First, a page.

DEEP: Stewardship Permits

Stewardship Permits

If You Own or Operate a Resource Conservation and Recovery Act (RCRA) Hazardous Waste Facility:

  • Do you want to move from interim status to permitted status and reduce future permitting and enforcement uncertainty?
  • Are you still operating… but want to start your site-wide clean-up obligations?
  • Do you want to start on the road to clean-up?
  • Do you want to memorialize the clean-up work completed to date?
  • Do you want a "certificate of stewardship" to provide to the bank or the insurance company to show you are on the road to clean-up?

If You Own or Operate a Solid Waste Disposal Area:

  • Have you been told to submit a closure plan for a disposal area where it is proposed to leave waste in place or obtain a permit for closure and post-closure care of a closing or closed landfill?
  • Do you want to start on the road to clean-up?

The answer: Apply for a Stewardship Permit.

A Stewardship Permit:

  • Defines the long-term obligations for the permit holder;
  • Is transferrable to future owners;
  • Provides public participation during the cleanup process;
  • Documents cleanup as it is completed; and
  • Imposes financial assurance, possibly in phases, for the proposed cleanup work.

The Stewardship Permit program is administered by the Waste Engineering and Enforcement Division of the Bureau of Materials Management and Compliance Assurance, in support of the Remediation Division of the Bureau of Water Protection and Land Reuse. The permit program regulates the site-wide environmental investigation and cleanup ("closure and corrective action") and performance of long-term stewardship activities, that includes but is not limited to the maintenance of financial assurance, post-remediation groundwater monitoring, the closure and post-closure care of a solid waste landfill, the maintenance of an engineered control or post-closure care of hazardous waste treatment, storage and disposal facilities, including but not limited to, landfills, surface impoundments, waste piles and land treatment units. The permit does not authorize the receipt of commercial waste at the facility, only the facility’s cleanup, maintenance and monitoring.

There are six types of Stewardship Permits:

1. Closure and Corrective Action

Applicable to RCRA hazardous waste facilities that have not completed unit closure and site-wide corrective action in accordance with Connecticut General Statutes ("CGS") Sections 22a-6, 22a-449(c) and 22a-454 and the Regulations of Connecticut State Agencies ("RCSA") Sections 22a-449(c)-100 et. seq.

2. Corrective Action

Applicable to RCRA hazardous waste facilities that have completed unit closure but have not completed site-wide corrective action in accordance with CGS Sections 22a-6, 22a-449(c) and 22a-454 and RCSA Sections 22a-449(c)-100 et. seq.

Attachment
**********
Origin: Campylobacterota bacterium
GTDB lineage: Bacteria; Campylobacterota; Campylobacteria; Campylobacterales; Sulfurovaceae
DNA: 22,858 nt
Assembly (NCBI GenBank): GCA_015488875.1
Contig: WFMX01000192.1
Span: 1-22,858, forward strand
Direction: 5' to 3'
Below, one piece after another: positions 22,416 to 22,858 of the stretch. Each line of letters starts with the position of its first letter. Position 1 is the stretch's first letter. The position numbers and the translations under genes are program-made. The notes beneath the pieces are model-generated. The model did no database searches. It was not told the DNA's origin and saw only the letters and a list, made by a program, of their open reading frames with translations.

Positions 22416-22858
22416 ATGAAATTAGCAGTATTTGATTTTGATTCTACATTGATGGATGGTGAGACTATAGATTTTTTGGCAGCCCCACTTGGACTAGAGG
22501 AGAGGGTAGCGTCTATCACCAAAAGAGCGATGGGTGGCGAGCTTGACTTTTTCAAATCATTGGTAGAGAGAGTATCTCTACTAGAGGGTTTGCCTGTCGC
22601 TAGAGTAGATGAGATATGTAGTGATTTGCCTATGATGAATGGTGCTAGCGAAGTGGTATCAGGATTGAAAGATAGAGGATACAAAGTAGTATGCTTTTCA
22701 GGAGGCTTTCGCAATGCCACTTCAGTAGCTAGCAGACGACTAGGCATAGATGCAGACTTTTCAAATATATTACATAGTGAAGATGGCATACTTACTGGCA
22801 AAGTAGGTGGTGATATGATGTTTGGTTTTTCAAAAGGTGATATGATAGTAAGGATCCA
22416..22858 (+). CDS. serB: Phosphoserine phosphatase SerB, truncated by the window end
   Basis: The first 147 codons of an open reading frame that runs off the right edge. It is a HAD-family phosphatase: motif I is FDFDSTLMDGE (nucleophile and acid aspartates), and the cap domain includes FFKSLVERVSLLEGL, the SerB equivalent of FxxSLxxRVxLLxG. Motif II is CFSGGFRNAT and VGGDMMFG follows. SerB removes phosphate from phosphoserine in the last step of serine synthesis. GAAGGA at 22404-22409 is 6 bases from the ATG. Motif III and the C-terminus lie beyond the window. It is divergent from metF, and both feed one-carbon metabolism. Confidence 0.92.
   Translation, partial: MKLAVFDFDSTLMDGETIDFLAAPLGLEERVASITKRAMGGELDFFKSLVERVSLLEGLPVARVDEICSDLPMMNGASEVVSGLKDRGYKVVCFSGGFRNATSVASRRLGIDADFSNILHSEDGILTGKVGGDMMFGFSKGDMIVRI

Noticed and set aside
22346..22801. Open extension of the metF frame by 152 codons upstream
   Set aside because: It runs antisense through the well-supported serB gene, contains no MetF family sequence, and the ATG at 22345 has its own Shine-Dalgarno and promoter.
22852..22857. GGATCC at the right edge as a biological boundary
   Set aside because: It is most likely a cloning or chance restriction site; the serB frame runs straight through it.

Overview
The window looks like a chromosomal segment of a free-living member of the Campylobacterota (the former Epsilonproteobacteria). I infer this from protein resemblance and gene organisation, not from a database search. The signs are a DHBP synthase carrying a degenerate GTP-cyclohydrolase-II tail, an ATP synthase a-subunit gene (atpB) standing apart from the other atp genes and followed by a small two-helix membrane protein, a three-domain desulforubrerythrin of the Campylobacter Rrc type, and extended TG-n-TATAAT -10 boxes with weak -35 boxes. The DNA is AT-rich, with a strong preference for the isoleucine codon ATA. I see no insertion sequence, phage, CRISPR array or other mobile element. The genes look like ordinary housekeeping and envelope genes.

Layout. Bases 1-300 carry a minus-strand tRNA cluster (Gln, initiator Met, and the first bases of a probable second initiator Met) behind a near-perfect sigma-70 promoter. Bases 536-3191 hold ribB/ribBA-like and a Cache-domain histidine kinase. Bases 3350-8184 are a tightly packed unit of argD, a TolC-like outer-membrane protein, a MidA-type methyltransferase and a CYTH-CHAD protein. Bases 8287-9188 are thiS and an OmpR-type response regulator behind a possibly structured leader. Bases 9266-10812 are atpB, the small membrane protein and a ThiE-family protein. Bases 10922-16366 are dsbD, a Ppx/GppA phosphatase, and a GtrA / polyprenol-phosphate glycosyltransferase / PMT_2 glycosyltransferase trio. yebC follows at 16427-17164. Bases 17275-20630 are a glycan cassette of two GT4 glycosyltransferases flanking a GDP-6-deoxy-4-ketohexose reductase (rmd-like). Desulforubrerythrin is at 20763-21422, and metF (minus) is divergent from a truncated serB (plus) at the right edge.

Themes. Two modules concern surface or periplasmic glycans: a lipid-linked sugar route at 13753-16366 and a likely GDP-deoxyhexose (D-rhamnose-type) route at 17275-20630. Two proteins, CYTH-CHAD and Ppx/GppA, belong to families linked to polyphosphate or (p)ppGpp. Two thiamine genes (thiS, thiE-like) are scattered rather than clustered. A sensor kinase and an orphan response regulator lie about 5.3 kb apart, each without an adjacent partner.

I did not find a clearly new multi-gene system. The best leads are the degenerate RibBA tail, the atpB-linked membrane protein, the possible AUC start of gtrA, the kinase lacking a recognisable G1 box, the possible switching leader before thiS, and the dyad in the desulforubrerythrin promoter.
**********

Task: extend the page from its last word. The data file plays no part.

3. Long-term Obligations

Applicable to RCRA hazardous waste facilities at which hazardous waste and/or solid wastes will remain on-site, have completed closure and implemented corrective action as required by federal and state laws and regulations, and are obligated to perform long-term stewardship activities such as post-remediation groundwater monitoring and/or maintenance of an engineered control.

4. RCRA Hazardous Waste Land Disposal Facility

Applicable to facilities where land disposal of RCRA hazardous wastes has occurred and waste will remain in place and which are therefore obligated to maintain post-closure care of any land disposal unit including, but not limited to, municipal solid waste landfills with hazardous waste cells, contaminated RCRA units that cannot be certified as closed by removal ("clean closed") in accordance with RCRA, and properties at which RCRA hazardous waste is left in place.

5. Solid Waste Land Disposal Facility

Applicable to facilities where land disposal of solid wastes has occurred and waste will remain in place and which are therefore obligated to maintain post-closure care of any land disposal unit including, but not limited to, existing solid waste disposal areas notified by the Commissioner to submit a closure or remediation plan pursuant to CGS 22a-208a(c) or to obtain a permit for closure and/or post-closure care pursuant to CGS 22a-208a(b), and properties at which solid waste is left in place..

6. Corrective Action Management Unit ("CAMU")

Applicable to facilities where remediation wastes, including hazardous wastes, will be managed in a Corrective Action Management Unit.

Stewardship Permits Issued:


More Information:

Stewardship Permit Fact Sheet

Application Forms and Instructions

RCRA Corrective Action and Financial Assurance Information

Remediation Waste Information

Connecticut Regulations and Laws

Overview of CAMUs and Temporary Units (PDF)

Stewardship Permits: The Next Best Thing to Completion - DEEP PowerPoint Presentation to the Remediation Roundtable on May 14, 2013.

Content Last Updated January, 2016